¼teaspoonMSG(definitely optional, really gives that extra restaurant flavor)
1teaspooncornstarch(dissolved in 2 teaspoons water)
For the chicken, mix 1 tablespoon of water with the strips of chicken until the water has been completely absorbed by the meat. Add the oil, soy sauce, and cornstarch, and mix until well combined. Set aside for 20 minutes.
Next, wash the mung bean sprouts in a large bowl of cold water, leaving the bean sprouts in the water for two to three minutes so they are rehydrated. This step not only washes the sprouts but also allows them to absorb some of that cold water to regain their freshness and crunch. Transfer them to a colander, setting them over a bowl or the sink to let the excess water drain completely. The root portion of the bean sprout can be a bit stringy and unpleasant, and some folks do pinch it off--but a word of caution that it is a lot of work, so we usually settle for a good couple of rinses in cold water.
Finally, prepare the other ingredients--namely the scallions, garlic, and mushrooms. Cooking this dish quickly is really important, so your bean sprouts don’t turn to mush. If you’re not great adding quick measurements of spices, oils, and sauces, it’s best if you have all of those ingredients prepped and measured in advance, in addition to the fresh ingredients.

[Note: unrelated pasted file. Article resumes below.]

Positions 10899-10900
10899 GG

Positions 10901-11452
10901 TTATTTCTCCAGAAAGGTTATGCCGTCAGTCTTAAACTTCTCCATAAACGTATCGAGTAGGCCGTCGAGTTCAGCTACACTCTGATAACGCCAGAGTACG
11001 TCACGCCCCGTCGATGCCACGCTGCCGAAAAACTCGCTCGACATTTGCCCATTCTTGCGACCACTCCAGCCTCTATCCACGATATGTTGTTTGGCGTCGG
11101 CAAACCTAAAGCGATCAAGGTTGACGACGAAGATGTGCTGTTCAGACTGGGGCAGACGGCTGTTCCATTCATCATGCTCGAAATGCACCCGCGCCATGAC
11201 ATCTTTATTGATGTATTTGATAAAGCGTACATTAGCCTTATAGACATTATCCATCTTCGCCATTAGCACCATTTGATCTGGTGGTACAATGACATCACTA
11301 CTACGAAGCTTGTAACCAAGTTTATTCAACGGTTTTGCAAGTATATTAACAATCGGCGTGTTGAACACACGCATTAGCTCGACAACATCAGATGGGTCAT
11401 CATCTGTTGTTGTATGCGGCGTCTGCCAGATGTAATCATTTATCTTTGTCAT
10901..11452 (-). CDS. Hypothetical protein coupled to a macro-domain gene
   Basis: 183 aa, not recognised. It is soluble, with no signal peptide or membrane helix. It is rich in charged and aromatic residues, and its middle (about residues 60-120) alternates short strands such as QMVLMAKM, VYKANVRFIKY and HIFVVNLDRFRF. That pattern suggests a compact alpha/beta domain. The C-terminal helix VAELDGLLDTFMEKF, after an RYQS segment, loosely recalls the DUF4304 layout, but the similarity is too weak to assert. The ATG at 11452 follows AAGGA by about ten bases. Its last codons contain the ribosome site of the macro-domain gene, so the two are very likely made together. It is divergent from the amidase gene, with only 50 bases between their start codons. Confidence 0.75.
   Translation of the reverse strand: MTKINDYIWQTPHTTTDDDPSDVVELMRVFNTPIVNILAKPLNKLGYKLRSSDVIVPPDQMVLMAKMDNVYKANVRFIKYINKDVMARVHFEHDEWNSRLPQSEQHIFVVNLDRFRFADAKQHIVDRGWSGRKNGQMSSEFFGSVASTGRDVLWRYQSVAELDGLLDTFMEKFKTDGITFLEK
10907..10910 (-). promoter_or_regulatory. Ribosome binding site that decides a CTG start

Heat your wok on high heat until it just starts to smoke, and spread 2 tablespoons of oil around the perimeter of the wok. Add the chicken, and use your spatula to spread the meat evenly across the wok. Sear for another 20 seconds (i.e., without mixing the chicken around), stir fry for another 20 seconds, and transfer the chicken to a bowl.
Add another tablespoon of oil to the wok, along with the mushrooms and the white portions of the scallions. Stir fry for 10 seconds, and add the garlic. You should have the wok at the highest heat you can muster at this point!
Next, add the mung bean sprouts and stir fry everything together. Spread the Shaoxing wine around the perimeter of the wok, and give everything another quick stir. Then add the oyster sauce, salt, sesame oil, white pepper, and MSG, if using.
Add the chicken back to the wok, along with any liquid in the bowl, and the green portions of the scallions. Again, the burner should be at maximum heat at this point! A quick trick that Kaitlin learned cooking on a narrow stovetop in college is to hold the wok between two gas burners at max heat, to get as much heat as possible!
Stir-fry for another 10 seconds until everything is well combined, making sure to spread the mixture around the sides of the wok to get that wok hei sear and flavor. There will be some liquid in the wok and when that is bubbling, stir in the cornstarch and water mixture.
Stir fry for another 15 seconds or so, until the mung bean sprouts are just starting to turn transparent. Serve!